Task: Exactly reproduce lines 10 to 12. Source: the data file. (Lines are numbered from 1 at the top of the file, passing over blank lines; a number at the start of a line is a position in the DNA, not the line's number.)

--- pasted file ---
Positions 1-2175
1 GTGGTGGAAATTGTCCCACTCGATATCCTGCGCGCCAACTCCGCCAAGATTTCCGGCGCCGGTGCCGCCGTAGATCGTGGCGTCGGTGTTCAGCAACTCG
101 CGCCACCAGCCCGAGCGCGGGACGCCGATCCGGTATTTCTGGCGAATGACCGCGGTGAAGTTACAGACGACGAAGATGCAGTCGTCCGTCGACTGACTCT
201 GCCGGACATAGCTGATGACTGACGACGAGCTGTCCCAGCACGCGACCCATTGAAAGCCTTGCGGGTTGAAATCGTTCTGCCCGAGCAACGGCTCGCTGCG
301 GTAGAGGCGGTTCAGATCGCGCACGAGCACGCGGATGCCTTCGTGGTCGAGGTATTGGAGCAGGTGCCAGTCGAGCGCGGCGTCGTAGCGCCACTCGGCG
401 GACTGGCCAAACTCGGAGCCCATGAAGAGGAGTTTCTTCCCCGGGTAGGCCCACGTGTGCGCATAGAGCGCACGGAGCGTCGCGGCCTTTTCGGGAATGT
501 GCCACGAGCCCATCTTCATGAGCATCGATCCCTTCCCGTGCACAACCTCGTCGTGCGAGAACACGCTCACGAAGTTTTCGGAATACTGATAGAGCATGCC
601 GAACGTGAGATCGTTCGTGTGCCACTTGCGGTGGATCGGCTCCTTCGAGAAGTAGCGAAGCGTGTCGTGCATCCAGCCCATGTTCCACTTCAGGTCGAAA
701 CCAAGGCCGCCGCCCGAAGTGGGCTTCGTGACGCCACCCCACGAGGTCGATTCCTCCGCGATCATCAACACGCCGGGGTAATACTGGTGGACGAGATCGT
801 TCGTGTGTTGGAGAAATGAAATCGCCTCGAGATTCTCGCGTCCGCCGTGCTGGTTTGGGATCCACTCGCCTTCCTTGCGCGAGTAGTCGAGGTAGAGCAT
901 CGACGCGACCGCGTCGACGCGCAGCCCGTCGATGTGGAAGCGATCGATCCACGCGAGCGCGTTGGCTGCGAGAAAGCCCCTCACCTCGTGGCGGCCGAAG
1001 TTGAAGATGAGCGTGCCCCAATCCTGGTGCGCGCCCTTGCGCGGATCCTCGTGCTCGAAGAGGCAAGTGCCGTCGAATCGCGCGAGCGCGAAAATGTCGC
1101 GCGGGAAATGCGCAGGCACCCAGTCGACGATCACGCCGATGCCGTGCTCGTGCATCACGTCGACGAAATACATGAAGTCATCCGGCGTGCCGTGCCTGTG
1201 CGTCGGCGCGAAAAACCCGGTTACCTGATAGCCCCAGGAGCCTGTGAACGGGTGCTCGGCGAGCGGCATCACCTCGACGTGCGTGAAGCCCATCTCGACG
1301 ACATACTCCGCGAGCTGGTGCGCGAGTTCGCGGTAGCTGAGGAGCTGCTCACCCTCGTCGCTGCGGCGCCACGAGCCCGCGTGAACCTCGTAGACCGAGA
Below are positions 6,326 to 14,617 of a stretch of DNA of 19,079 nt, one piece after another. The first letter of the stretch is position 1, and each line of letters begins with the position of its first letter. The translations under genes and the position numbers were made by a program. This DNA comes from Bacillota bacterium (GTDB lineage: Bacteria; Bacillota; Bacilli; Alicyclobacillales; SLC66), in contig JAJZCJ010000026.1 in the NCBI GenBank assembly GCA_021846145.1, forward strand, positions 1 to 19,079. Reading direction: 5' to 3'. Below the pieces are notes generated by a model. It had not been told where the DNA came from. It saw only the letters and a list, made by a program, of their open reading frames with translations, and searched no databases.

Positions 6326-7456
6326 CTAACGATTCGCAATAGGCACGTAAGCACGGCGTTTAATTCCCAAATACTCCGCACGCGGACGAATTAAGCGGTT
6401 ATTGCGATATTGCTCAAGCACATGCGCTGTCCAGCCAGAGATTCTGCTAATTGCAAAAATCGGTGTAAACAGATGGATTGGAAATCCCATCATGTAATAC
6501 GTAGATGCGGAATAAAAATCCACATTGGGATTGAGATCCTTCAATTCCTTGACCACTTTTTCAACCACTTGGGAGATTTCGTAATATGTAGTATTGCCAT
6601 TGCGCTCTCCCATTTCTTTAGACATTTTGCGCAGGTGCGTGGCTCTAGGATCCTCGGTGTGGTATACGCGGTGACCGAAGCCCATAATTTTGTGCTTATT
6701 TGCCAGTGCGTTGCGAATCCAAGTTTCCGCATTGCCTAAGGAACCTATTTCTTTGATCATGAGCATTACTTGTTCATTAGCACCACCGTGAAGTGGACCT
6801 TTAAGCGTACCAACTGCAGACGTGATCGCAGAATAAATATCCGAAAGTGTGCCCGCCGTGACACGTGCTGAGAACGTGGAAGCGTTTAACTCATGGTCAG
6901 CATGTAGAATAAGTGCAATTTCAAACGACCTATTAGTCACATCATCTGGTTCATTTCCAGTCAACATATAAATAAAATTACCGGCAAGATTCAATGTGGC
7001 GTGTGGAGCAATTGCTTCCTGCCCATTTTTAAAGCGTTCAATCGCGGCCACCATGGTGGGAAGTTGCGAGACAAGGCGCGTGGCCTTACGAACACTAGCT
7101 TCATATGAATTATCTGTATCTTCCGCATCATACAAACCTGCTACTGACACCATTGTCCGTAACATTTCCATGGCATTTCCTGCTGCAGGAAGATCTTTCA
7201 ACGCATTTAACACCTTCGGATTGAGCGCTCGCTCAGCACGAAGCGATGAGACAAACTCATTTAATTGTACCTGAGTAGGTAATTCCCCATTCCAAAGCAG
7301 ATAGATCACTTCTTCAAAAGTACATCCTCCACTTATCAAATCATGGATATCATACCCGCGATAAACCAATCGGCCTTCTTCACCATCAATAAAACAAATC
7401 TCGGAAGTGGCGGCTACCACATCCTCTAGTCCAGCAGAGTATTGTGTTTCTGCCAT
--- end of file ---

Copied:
801 TCGTGTGTTGGAGAAATGAAATCGCCTCGAGATTCTCGCGTCCGCCGTGCTGGTTTGGGATCCACTCGCCTTCCTTGCGCGAGTAGTCGAGGTAGAGCAT
901 CGACGCGACCGCGTCGACGCGCAGCCCGTCGATGTGGAAGCGATCGATCCACGCGAGCGCGTTGGCTGCGAGAAAGCCCCTCACCTCGTGGCGGCCGAAG
1001 TTGAAGATGAGCGTGCCCCAATCCTGGTGCGCGCCCTTGCGCGGATCCTCGTGCTCGAAGAGGCAAGTGCCGTCGAATCGCGCGAGCGCGAAAATGTCGC